Many parents might have heard the phrase “You are your child’s first teacher.” But not so many may have heard “Your three-year-old is a scientist.”
Akil Rahim is hoping to change that.
“Children are naturally curious, naturally inquisitive; they are natural scientists,” says Rahim, who has four decades of experience as a teacher and a teacher of teachers. “We come into the world wanting to know why, wanting to know what something is. We have to help parents become a part of not letting that curiosity die. We have to teach them not to be afraid of their children’s questions and to build off those questions, recognizing that any moment can be a moment for learning.”
Rahim’s fellowship, The George Washington Carver DISCO STEAM InVenTures Project, has a long name but a fairly simple concept. The idea is to help low-income parents develop and nurture in their pre-school-aged children a lifelong interest in science, technology, engineering, art and math (STEAM). Additionally, Rahim would like to see more STEAM-related activities in elementary schools and Head Start programs throughout the city.
“There’s a national emphasis for students to pursue STEAM education,” Rahim says. “There’s a big need in the country for people with those skills. But there’s an even bigger deficit in those areas among African Americans. So the idea is to help parents return to their own lost interest in being inquisitive so they can nurture it in their children.”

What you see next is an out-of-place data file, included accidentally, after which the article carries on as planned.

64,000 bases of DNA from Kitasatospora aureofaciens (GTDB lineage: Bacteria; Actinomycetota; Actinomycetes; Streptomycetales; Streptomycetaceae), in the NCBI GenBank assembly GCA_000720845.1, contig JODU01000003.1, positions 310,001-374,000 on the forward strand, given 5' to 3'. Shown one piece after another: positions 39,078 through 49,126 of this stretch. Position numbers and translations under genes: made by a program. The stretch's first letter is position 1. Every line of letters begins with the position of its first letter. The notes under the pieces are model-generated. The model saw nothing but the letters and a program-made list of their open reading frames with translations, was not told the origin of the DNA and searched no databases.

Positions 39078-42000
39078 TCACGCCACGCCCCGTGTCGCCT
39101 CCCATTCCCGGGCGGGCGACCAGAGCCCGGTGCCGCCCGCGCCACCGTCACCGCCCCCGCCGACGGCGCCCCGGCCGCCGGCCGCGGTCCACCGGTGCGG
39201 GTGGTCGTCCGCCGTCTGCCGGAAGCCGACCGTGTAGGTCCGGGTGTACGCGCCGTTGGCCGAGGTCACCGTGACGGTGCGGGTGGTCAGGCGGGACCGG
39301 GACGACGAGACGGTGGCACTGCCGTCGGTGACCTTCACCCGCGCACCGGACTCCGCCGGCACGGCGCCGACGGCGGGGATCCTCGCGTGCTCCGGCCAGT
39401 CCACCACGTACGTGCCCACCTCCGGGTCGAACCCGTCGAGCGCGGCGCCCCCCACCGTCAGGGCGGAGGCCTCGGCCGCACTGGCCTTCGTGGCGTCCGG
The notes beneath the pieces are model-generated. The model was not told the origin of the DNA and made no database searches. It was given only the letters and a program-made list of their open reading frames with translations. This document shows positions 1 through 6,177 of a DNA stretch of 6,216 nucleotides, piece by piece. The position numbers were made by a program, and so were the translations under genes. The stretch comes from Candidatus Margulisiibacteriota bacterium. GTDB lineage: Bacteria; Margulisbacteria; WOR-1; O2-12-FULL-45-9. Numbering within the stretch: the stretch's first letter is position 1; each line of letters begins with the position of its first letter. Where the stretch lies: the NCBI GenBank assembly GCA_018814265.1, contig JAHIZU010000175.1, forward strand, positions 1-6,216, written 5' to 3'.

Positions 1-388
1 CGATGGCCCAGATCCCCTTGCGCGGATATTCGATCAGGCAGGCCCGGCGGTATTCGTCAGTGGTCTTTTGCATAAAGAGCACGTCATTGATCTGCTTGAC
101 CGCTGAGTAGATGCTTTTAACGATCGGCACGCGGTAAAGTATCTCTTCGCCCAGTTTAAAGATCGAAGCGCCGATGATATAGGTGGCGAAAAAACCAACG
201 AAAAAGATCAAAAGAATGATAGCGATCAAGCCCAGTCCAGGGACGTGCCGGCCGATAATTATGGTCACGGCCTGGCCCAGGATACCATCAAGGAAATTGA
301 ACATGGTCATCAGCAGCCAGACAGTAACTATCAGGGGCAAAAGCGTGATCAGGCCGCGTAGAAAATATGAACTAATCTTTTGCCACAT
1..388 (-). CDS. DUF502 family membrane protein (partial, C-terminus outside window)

For example, Rahim says, on a trip to the grocery store with a small child, a stroll down the produce aisle can be a great time to ask a question, develop a hypothesis and test it out.
“That’s the DISCO part of this: discover, investigate, simulate and create opportunities,” he says. “We teach parents how to ask the right questions, how to look at a sweet potato and say, ‘What is this? What was it before it looked like what you see now? And what will it become?’ And then take the sweet potato home and get the child involved in cooking it. That’s science.”
Rahim plans to enroll up to 10 parents from 10 different Head Start centers around the city. The parents will participate in monthly trainings on various “InVenTures”—a combination of inventions and adventures—that they can do at home with minimal or no cost.
They will learn to track the changing colors of the leaves, experiment with food coloring in water or practice rudimentary astronomy by searching for the moon in the daytime, as examples.
A larger piece of the project will involve training parents to be advocates for STEAM activities throughout their children’s school careers.
“I see this as a way to get the whole process started before the children ever get into the public school system,” Rahim says. “Then, once they get into the system, the parents will be advocates for maintaining that kind of education in schools.”
Rahim also wants to be sure that everyone involved understands that art is equally as important as science, technology, engineering, and math.
“Einstein said the most important thing about science is not knowledge but imagination,” Rahim says. “Imagination is the art of STEM. It’s the A that goes in between those letters.”